At some point in my life, I needed to make money and turned out that computer programming is better in that respect than philosophy, which is a shame because I think philosophy is really important. But, I also think that we can do philosophy and think deeply in pretty much any other thing that we’re doing. I like to think about technology and software development and all that from a philosophical perspective as well. So, I’ve done a bunch of reading and writing on the philosophy of technology, which is super interesting.

I’ll never stop if you ask me my background because I have no way to stop myself in becoming interested in lots of different things. It’s a huge problem in my life, trying to focus more, which is one of the reasons I’m here at HeadSpin: to focus on one thing for a while. I don’t know what else you ask, but that’s where we got with that question.

Because I do some writing from time to time, there is an app called Scrivener that I started using on Mac years and years ago. They have an iPad app and probably one for iPhone too, but I haven’t used it there, and on my iPad I love using the Scrivener app. I don’t know if games count, but I’m also really into Polytopia right now. It’s a fun game that I recommend. It’s a turn-based strategy game, which is fun for those of us who are quarantined, because we can play with other people throughout the day. I play with my nephew in Chicago; we go back and forth. So, those are two things I’m spending some time with right now.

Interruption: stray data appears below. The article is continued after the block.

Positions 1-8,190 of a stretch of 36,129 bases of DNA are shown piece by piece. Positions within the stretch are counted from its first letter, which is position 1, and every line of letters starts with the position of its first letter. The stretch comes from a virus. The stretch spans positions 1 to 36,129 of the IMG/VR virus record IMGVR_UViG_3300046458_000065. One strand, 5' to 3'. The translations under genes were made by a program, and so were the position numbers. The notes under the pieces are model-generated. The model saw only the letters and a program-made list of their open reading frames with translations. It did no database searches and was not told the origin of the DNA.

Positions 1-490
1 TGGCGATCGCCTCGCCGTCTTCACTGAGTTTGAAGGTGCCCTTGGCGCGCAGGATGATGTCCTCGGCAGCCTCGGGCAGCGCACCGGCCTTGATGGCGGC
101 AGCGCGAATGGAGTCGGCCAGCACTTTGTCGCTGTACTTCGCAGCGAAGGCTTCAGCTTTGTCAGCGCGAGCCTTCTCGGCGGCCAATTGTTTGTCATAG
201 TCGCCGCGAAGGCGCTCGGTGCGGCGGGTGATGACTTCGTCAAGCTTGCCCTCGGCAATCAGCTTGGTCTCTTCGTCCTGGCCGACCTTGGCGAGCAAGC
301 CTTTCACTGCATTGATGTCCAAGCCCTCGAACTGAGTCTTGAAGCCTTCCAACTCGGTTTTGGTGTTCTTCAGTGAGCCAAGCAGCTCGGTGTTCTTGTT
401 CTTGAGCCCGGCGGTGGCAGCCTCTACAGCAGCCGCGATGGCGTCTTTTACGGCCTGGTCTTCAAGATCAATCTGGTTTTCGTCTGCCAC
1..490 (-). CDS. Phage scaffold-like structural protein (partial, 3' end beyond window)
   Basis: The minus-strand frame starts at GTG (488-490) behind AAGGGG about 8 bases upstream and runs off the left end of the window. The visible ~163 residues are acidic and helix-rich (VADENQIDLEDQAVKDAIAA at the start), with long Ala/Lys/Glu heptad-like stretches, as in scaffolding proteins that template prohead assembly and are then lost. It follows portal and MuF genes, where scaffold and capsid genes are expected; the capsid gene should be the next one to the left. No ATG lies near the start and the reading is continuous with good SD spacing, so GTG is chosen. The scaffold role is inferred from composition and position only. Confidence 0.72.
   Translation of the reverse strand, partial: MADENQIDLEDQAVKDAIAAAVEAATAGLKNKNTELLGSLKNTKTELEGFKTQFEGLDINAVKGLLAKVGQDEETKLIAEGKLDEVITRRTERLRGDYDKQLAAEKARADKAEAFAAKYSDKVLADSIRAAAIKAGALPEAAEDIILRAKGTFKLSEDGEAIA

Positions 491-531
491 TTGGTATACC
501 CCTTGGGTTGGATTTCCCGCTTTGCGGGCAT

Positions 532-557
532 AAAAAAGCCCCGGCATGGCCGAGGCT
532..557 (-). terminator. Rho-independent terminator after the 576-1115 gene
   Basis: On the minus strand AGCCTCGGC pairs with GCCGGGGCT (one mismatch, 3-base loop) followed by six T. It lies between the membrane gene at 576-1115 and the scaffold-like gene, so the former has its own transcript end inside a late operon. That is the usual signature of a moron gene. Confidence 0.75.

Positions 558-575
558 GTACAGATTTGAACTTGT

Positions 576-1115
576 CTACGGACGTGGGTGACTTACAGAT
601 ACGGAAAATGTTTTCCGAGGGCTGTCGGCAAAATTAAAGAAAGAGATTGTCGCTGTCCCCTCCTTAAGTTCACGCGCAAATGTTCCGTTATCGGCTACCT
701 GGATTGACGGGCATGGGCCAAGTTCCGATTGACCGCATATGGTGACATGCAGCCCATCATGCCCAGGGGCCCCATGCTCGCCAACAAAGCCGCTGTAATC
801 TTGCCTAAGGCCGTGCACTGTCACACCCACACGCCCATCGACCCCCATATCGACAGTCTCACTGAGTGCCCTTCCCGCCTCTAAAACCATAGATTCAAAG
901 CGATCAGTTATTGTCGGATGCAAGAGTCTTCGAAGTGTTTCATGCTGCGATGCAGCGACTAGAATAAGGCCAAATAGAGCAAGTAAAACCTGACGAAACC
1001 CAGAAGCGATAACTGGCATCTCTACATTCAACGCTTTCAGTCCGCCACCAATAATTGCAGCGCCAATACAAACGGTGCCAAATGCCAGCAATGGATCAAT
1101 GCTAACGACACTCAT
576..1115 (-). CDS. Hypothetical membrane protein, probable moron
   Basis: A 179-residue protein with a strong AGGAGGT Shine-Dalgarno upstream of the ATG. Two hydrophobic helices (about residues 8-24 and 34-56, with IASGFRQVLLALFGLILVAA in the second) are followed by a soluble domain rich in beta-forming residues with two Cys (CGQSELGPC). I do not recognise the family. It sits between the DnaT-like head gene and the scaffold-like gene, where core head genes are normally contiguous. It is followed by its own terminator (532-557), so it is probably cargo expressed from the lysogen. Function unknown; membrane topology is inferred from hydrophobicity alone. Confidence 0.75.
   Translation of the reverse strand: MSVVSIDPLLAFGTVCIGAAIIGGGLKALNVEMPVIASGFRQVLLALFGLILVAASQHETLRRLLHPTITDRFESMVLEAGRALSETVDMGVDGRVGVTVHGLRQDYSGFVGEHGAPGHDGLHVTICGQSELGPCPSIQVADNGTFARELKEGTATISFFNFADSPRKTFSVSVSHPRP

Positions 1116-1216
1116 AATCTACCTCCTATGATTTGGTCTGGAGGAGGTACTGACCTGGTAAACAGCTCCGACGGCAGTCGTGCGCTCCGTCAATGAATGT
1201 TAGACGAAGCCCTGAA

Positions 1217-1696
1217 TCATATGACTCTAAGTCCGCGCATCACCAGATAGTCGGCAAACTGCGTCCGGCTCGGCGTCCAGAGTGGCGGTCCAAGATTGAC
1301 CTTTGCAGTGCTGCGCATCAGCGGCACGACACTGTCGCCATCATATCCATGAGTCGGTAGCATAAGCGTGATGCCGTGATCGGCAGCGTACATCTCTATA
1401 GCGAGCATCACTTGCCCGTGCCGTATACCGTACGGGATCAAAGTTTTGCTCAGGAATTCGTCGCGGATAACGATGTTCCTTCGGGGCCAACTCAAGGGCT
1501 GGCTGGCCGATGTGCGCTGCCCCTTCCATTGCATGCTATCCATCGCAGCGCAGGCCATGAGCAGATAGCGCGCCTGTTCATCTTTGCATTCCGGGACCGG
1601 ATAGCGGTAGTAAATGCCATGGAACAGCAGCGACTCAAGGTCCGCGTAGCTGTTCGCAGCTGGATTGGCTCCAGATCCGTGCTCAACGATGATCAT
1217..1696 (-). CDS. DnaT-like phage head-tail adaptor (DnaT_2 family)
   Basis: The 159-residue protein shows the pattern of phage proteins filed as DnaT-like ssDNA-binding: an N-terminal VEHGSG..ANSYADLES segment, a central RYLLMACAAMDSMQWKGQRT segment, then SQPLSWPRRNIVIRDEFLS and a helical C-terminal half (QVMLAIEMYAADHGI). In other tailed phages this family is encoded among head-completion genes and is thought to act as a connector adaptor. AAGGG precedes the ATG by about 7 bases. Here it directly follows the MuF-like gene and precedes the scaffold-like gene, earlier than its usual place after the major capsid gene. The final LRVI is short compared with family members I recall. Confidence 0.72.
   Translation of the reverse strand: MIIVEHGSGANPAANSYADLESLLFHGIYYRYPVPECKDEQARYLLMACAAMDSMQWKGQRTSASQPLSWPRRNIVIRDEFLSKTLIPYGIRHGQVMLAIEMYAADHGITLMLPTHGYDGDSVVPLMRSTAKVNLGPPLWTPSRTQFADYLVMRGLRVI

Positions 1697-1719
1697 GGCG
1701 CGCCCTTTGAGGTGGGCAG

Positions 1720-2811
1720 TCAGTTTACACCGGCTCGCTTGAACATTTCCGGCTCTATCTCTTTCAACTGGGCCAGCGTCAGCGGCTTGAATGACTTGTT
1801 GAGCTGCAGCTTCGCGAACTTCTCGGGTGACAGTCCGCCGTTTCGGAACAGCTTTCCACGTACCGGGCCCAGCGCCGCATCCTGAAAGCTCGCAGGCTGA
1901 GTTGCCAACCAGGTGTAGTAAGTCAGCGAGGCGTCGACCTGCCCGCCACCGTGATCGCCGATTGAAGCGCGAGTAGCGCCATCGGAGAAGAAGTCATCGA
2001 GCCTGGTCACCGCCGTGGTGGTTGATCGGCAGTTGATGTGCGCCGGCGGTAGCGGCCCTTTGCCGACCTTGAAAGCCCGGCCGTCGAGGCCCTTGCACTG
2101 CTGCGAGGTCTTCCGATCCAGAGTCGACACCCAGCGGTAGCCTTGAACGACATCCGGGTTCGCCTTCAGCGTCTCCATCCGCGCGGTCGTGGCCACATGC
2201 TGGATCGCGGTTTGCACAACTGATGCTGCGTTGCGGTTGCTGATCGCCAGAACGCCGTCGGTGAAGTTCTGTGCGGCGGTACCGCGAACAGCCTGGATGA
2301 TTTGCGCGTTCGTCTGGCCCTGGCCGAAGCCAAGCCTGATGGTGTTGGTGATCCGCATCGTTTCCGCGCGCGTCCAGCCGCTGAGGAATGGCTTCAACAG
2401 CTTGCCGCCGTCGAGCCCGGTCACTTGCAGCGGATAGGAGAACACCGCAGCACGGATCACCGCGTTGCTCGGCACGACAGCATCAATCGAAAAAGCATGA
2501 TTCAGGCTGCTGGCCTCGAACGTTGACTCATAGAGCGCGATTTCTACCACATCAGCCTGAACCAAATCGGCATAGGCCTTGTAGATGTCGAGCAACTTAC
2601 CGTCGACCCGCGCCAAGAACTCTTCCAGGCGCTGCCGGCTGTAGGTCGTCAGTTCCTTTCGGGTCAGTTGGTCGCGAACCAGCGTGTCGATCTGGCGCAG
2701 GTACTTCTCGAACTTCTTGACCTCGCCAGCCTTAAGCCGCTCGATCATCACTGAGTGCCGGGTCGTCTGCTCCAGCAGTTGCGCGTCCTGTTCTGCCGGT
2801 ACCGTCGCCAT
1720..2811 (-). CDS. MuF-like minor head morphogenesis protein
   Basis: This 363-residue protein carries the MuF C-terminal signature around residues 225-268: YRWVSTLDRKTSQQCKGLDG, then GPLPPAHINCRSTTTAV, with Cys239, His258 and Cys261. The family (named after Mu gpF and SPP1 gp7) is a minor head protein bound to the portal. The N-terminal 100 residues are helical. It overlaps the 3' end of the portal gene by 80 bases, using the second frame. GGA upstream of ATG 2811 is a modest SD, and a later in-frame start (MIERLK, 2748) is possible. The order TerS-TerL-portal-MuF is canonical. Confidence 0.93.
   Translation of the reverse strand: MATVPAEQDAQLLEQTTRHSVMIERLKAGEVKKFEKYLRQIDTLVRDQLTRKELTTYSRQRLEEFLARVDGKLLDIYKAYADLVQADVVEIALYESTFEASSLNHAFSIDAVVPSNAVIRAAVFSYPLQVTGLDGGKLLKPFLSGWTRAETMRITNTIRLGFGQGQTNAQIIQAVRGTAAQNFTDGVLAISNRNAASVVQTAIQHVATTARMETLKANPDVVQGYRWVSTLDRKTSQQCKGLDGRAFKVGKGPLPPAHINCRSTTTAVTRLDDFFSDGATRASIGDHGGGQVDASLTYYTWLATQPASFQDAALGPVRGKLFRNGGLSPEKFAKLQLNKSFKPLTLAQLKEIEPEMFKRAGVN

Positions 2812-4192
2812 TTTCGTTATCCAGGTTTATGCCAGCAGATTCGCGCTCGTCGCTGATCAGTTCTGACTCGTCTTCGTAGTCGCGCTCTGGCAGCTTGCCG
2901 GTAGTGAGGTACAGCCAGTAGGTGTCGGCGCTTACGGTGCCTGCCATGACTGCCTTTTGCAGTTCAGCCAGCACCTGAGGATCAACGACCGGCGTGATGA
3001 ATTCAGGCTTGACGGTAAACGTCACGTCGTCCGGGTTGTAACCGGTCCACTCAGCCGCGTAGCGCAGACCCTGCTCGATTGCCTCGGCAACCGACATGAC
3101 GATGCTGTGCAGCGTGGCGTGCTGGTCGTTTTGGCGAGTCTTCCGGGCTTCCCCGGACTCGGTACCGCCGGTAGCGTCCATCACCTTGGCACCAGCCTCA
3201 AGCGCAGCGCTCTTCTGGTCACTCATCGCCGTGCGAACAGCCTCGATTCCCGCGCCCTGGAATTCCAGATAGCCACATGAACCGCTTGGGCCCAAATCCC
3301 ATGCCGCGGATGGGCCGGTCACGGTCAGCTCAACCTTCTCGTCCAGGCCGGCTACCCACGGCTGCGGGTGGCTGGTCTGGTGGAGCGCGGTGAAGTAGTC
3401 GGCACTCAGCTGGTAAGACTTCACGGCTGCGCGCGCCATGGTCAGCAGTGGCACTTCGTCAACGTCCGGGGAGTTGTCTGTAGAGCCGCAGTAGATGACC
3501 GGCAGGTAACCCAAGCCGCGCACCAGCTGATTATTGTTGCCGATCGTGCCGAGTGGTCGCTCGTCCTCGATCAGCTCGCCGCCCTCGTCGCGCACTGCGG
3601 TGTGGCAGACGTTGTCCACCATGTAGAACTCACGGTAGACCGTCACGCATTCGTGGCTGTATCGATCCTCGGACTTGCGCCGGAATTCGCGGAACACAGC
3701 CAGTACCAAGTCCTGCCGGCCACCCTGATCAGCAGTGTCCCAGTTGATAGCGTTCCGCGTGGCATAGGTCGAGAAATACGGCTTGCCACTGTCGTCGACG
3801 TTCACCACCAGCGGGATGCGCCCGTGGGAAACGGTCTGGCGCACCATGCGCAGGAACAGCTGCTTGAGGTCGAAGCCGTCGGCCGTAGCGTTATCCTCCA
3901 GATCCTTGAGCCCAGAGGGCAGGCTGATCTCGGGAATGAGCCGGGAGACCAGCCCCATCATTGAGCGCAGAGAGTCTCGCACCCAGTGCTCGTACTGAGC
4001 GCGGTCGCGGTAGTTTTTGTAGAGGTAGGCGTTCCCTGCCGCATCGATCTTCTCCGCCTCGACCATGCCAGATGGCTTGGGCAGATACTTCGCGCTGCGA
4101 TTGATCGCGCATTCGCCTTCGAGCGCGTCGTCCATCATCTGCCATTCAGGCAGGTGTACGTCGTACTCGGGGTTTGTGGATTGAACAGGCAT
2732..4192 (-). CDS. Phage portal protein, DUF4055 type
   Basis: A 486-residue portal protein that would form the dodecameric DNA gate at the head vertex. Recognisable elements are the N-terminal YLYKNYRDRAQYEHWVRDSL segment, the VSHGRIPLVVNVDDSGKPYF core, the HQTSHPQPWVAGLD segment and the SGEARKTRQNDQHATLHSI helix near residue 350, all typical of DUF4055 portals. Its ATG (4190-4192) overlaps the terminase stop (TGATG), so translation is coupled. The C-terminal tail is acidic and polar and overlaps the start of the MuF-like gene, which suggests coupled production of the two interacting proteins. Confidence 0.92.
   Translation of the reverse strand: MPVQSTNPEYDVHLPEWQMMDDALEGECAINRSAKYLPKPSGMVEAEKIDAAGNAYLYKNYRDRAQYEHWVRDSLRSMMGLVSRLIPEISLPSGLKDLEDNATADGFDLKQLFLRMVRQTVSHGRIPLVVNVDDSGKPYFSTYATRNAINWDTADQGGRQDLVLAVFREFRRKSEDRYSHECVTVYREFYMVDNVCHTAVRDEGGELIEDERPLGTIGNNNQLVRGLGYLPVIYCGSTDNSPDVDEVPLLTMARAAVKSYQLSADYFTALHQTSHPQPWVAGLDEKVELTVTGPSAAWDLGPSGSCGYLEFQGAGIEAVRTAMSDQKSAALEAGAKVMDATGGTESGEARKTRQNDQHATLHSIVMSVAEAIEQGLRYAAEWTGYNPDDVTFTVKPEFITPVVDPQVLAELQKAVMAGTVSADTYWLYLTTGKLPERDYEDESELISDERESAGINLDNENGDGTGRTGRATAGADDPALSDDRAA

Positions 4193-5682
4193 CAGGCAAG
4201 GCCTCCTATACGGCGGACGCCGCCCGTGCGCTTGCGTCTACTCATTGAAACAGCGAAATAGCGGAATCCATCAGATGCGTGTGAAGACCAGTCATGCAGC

Why is automation important in a QA team? Tell us a little more about how it benefits not just the QA team, but others as well who are not necessarily working on it directly.

Automation is the thing that makes the software development lifecycle fast and less error-prone. If you go back to the days of software development when we were shipping code on CD-ROMs and mailing code to people physically you go to CompUSA and buy Microsoft Windows or whatever you buy there was a totally different software development process where you had a lot of time to make sure things worked appropriately. With internet-based software, so web applications and now mobile applications, we have the potential to ship new versions of software to customers many times per day and.